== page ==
Exodus 17:3-7; Romans 5:1-2,5-8; John 4:5-42
The theme of today’s readings centers on water. The links with Baptism are obvious. Water is the source of life but also of destruction. In the early Christian community this is the third scrutiny of the catechumens. It is centered round baptism and new life. So we have the story of the Flood, which brought salvation to Noah and his family but death to a sinful world; the crossing of the Red Sea, which meant life and liberty to the Israelites but death to the army of the Pharaoh; and the water from the rock for the Israelites in the dryness of the desert. We will hear more about these at the Easter Vigil during the blessing of the baptismal water.
The Gospel which we have just heard is about the Woman at the Well and it also centers on the theme of water and life. The woman can be said to represent three oppressed groups with which Jesus and the Gospel are interested: – women – prostitutes and sexually immoral people generally – all kinds of outsiders, people who are unclean, infidels, foreigners…
What is this water that Jesus speaks about? It is God’s Spirit which comes to us in Baptism. Baptism is not just a ritual producing magic effects. It is the outward, symbolic sign of a deep reality, the coming of God as a force penetrating every aspect of a person’s life. And this happens through our exposure to Jesus and to the Gospel vision of life and our becoming totally converted to that vision. This can only happen through the agency of a Christian community into which we are called to enter. As the Second Reading says today, “God’s love has been poured into our hearts through the Holy Spirit”. It is not just a question of a ritual washing or immersing and saying magic words but of a real drinking in of that Spirit. The spirit quenches our thirst, not by removing our physical thirst but spiritual.
Jesus now invites the woman to come back to the well once more with her husband. Jesus’ mission to these people begins with reaching out to a family. But she says she has no husband. Jesus reveals her true situation: she has had five husbands and the man she is with now is not her husband. She is a “loose” woman who must have been deeply despised by people around. No wonder she came to the well alone! The water that Jesus promises is closely linked to conversion and forgiveness of sin. Jesus is the Lamb of God who takes away the sin of the world. But the sin must first be exposed and acknowledged. And Jesus’ goal is not just the woman’s sin but the whole town from which she comes. Sinner that she is, she will become the agent of their salvation and conversion.
She is staggered at Jesus’ insight into her life. She is embarrassed and so there is a sudden change of topic to something theoretical and “safe”. The question the woman asks is about Jewish and Samaritan places of worship: Jerusalem, holy to the Jews, or Mount Gerizim, holy to the Samaritans, or the well of Jacob where they are. But it gives Jesus the opportunity to make another important point. The “holy” well where they are will become irrelevant. So will the Temple of Jerusalem and the mountain of the Samaritans. True worship will be done “in Spirit and in truth”. There will be no more temples. It is not places which are holy but the people who use them. It is we who are the Temple of God and the dwelling place of Christ. The woman goes on to say that when the Messiah comes he will tell all about this. At that point Jesus tells her that he is the Messiah. How extraordinary! It is a religious outsider and a multiple adulterer who is the first in John’s Gospel to hear this revelation! Precisely because it is people like her who need to hear it. People who are healthy do not need the doctor, only the sick.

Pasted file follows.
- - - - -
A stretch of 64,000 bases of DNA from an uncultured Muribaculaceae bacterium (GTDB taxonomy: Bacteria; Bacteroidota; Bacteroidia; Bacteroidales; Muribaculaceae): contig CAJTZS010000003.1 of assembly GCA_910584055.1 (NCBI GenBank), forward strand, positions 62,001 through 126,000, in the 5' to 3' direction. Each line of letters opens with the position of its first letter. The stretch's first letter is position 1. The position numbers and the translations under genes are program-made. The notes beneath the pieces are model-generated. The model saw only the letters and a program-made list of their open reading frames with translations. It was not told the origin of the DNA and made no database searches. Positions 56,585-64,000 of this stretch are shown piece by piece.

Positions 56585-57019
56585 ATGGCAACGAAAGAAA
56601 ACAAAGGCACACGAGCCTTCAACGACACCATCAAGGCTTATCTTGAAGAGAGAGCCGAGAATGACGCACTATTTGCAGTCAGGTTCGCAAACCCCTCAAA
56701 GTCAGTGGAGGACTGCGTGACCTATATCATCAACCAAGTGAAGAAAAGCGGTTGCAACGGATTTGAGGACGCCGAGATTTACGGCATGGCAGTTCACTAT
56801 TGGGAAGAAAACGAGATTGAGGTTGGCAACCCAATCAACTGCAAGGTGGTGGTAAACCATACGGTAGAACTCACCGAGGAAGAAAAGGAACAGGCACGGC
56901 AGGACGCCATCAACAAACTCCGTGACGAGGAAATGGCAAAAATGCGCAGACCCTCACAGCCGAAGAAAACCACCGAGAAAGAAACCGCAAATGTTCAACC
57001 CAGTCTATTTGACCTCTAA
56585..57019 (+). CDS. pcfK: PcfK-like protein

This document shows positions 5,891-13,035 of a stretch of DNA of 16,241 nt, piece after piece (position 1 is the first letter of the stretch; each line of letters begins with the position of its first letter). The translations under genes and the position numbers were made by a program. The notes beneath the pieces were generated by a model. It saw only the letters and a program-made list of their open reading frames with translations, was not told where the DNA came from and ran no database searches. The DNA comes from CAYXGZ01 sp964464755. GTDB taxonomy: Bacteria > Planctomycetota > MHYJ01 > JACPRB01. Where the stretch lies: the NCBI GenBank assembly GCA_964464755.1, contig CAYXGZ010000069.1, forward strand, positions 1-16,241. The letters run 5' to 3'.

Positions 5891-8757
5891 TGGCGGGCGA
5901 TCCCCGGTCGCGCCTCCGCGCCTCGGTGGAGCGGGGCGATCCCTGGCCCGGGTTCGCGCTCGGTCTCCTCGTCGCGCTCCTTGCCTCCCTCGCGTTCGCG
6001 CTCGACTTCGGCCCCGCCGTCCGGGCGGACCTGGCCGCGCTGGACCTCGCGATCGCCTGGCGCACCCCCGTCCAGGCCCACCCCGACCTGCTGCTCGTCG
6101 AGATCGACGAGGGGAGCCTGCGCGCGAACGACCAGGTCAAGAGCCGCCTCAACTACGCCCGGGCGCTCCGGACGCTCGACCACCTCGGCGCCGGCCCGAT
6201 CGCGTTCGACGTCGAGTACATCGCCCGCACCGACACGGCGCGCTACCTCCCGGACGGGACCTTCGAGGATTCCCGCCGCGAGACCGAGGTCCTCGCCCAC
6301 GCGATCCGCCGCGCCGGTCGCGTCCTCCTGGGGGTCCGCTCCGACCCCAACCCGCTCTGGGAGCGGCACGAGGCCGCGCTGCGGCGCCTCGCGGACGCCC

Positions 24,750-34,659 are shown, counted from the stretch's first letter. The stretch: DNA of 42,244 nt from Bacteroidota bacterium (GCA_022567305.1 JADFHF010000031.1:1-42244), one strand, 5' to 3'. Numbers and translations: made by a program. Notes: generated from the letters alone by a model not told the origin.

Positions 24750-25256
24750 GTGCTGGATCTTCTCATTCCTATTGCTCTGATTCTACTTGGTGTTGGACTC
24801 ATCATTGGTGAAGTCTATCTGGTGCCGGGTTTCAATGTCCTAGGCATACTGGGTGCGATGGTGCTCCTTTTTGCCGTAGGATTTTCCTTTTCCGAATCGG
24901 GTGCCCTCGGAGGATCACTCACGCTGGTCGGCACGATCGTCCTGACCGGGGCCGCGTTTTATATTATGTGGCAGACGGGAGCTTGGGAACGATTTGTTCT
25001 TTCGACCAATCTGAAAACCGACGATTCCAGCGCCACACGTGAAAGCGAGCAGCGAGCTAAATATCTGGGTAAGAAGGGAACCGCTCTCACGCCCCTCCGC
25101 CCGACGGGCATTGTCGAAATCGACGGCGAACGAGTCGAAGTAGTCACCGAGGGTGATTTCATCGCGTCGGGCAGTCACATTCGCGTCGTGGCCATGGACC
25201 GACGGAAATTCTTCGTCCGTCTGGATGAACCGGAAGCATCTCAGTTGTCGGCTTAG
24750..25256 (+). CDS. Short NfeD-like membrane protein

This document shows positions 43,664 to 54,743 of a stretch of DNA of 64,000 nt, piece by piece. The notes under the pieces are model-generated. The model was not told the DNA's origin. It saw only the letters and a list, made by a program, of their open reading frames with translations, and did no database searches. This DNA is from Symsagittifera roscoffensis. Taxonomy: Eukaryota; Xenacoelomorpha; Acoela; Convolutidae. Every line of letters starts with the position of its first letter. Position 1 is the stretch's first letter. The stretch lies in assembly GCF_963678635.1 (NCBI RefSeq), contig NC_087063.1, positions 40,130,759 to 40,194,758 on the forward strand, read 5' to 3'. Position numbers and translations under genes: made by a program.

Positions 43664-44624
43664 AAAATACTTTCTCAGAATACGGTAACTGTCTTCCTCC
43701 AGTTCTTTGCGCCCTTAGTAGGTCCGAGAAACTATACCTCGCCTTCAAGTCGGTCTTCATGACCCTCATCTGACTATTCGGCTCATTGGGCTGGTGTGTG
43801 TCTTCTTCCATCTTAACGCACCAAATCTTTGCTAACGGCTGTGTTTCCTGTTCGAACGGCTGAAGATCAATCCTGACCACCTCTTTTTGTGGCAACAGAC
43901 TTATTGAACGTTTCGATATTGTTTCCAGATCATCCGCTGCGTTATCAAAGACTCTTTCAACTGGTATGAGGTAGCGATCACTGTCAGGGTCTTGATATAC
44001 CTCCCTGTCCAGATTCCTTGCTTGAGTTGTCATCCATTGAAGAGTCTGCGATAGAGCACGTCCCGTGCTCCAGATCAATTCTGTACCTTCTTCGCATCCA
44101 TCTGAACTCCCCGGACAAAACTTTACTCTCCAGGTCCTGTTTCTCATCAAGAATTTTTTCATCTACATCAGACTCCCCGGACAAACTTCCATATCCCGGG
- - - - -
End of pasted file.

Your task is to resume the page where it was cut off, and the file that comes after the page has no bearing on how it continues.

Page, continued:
Many Samaritans came to believe in Jesus because of the woman’s witnessing. Then they asked him to stay with them, otherwise he would have continued on his journey. Jesus often needs to be invited to stay. Remember the two men walking to Emmaus? He would not have stopped if they had not invited him to stay the night. He stands at the door and knocks but he will not come in unless invited.
As a result, in this story many in that Samaritan village came to believe in Jesus. And they said: “It is no longer because of what you [the woman] said that we believe, for we have heard for ourselves, and we know that this is truly the Saviour of the World.” For our catechumens, and for all of us, the faith that has been handed on must become our own faith. So that, even if everyone around us were to abandon Jesus, I would not. Ultimately faith is totally personal. “I live, no not I, but Christ lives in me.”